I hope to continue this blog, but please forgive my absence if I periodically disappear. My health is precarious and can prevent me from having a clear enough head to write. But I want to share my experiences, and pass on knowledge if I can , so I’ll try to keep posting. Here’s an idea for you. Re-cycling combined with desperation after last year’s Glut of cabbage white butterflies and demise of my crops, an old bed base was strip0ped and recovered-with butterfly netting. Now wood pigeons and cabbage whites can only LOOK at my well protected vegetables.

Plant Protection re-cycled stlye

Plant Protection re-cycled stlye

I’m off now to sow more salads and some biennials for next year. Keep you posted.

What A Beauty!

Magpie Moth

Magpie Moth

I posted a couple of days ago my astonishment at finding lots of moths visiting my flowers at dusk, and assumed that until I could set up a trap  I wouldn’t get  a chance to photograph them and show you how gorgeous some of them are. Well I was wrong. Throwing the ball for Daisy this afternoon, I spotted this flitting into the grass. A Magpie moth. How stunning! Apparently, according to my book, they do sometime fly during the day, and here’s the proof. Moths can be beautiful, just like their daytime counterparts that we call butterflies.

Have you spotted any in your garden? What could you do to invite them in?

Top Ten Butterfly Plants in My garden

Small Tortoiseshell Butterfly feeding on Allium Drumstick

Small Tortoiseshell Butterfly feeding on Allium Drumstick

As butterflies and moths are in serious trouble due to wet summers and massive declines in natural habitat due to intensive farming and the loss of meadows, This year conservationists are appealing to us all to help. So, here are my favourite top ten butterfly plants, based on observation of the insect life in my garden.

  1. The best nectar plant anyone can grow is buddleia. They are now available in dwarf form for the patio, so you don’t need a large garden or space to grow one. If you have room, grow several together, giving the butterflies a better chance of seeing them and lots more food.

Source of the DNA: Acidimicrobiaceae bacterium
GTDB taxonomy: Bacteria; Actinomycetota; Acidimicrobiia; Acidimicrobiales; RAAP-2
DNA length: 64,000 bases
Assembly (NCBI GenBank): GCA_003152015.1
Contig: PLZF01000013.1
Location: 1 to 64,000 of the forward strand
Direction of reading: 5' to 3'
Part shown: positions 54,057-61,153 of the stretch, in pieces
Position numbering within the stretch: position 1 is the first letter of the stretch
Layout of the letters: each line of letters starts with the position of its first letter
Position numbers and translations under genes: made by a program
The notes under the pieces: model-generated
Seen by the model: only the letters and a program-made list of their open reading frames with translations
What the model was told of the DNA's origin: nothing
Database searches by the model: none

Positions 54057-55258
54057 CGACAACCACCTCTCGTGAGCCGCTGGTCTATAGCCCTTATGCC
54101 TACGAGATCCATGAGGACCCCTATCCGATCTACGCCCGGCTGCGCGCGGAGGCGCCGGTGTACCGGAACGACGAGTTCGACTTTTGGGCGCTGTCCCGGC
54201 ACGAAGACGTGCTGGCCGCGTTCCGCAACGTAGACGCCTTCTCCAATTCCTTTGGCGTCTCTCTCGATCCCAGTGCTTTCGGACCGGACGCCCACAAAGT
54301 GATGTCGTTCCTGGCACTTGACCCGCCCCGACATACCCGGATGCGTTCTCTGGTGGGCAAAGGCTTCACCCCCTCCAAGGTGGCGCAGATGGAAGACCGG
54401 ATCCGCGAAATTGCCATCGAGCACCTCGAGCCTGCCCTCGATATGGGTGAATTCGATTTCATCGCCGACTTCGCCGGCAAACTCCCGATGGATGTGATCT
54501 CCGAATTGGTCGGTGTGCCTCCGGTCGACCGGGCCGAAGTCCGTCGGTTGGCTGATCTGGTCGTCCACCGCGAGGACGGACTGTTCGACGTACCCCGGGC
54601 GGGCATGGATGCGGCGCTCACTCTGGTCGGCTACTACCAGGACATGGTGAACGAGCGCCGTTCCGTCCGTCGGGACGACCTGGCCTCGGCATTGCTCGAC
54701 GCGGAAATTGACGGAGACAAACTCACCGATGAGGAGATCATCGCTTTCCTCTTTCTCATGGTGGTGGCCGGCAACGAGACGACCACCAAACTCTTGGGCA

2. Verbena bonariensis. A gorgeous, delicate annual that is easily grown and can be left to self seed through your borders
  3. Nettles. Yep, nettles. If you live near waste ground and there are plenty of nettles around, you probably don’t need to have a nettle patch, but it is the food plant for many species of butterfly larvae, so worth having.
  4. Hawthorn, which is the home and food plant for many moths. It gives them somewhere, too to pupate in peace. My hedge comprises mainly of hawthorn. I see and am trying to identify lots of beautiful moths.
  5. Marjoram and oregano. I went out this morning to find these have just come into flower, and are smothered in small white butterflies eagerly feeding.
  6. Allium. Our Small tortoiseshell is feeding on drumstick, but all the alliums I have seem to attract plenty of butterflies when they’re around. Bees adore them, too. They happily move from flower to flower gorging themselves. As they are easy bulbs to grow and suffer no pest problems that I’ve encountered you too could have some. They will increase their own numbers in time and take up little space as they can be planted among other plants, covering their bare legs.
  7. Sedums. These are great plants that need little attention as they are drought tolerant. Just give them full sun and good drainage. Many are perfect for pots and alpine troughs. You can even grow them in a window box. The butterflies won’t mind!
  8. Cosmos. Easy annuals, bright and colourful, grow from seed or get young plug plants, often sold cheaply on your local market.
  9. Vetches. Native wild flowers that grow on verges and in hedgerows. Seed of many are now available through seed companies and young plants from specialist nurseries. They are food plants for larvae and adults.
  10. Scabious. These pretty nectar rich flowers seem to be a magnet for any butterflies around, and they spend ages on each flower head, dipping into a rich meal.Small White Butterfly Feeding On MarjoramSmall White Butterfly Feeding On Marjoram

There is a lot more we can do. The BBC are running the Summer of Wildlife, where you can help increase the knowledge of scientists so they can further understand the needs of our precious butterflies. Their page How to Help Wildlife can start you off with all the information you need to join the growing crowd of people giving vital information to the scientists, plus TONS more information on how to help our declining wildlife in general. Their page Worrying Declines will tell you much more.

What can you do to help? What have you planted or plan to grow? I’d love to hear from you.

Plant It And They Will Come

Mullein Moth Caterpillars

Mullein Moth Caterpillars

Last year, when I went to a specialist herb centre in the Cotswolds, I bought a mullein plant. The plant was new to me, but I understood it would be great for bees to feed on, so home it came. The rosette of woolly leaves grew steadily, despite all last year’s rain, then withstood the icy winter. Up it came this spring and produced flower spikes. When I looked closely, I found caterpillars were gorging on it. I decided to share the plant with them and left them there. I discovered these pretty creatures were larvae of the mullein moth, which looks like a twig, and is no-where near as pretty as the juvenile form, but I don’t care. Diversity and keeping balance is what I’m about. I thought I was sacrificing the flower, but no. What a gorgeous display, and the bees can have their share now, too. mullein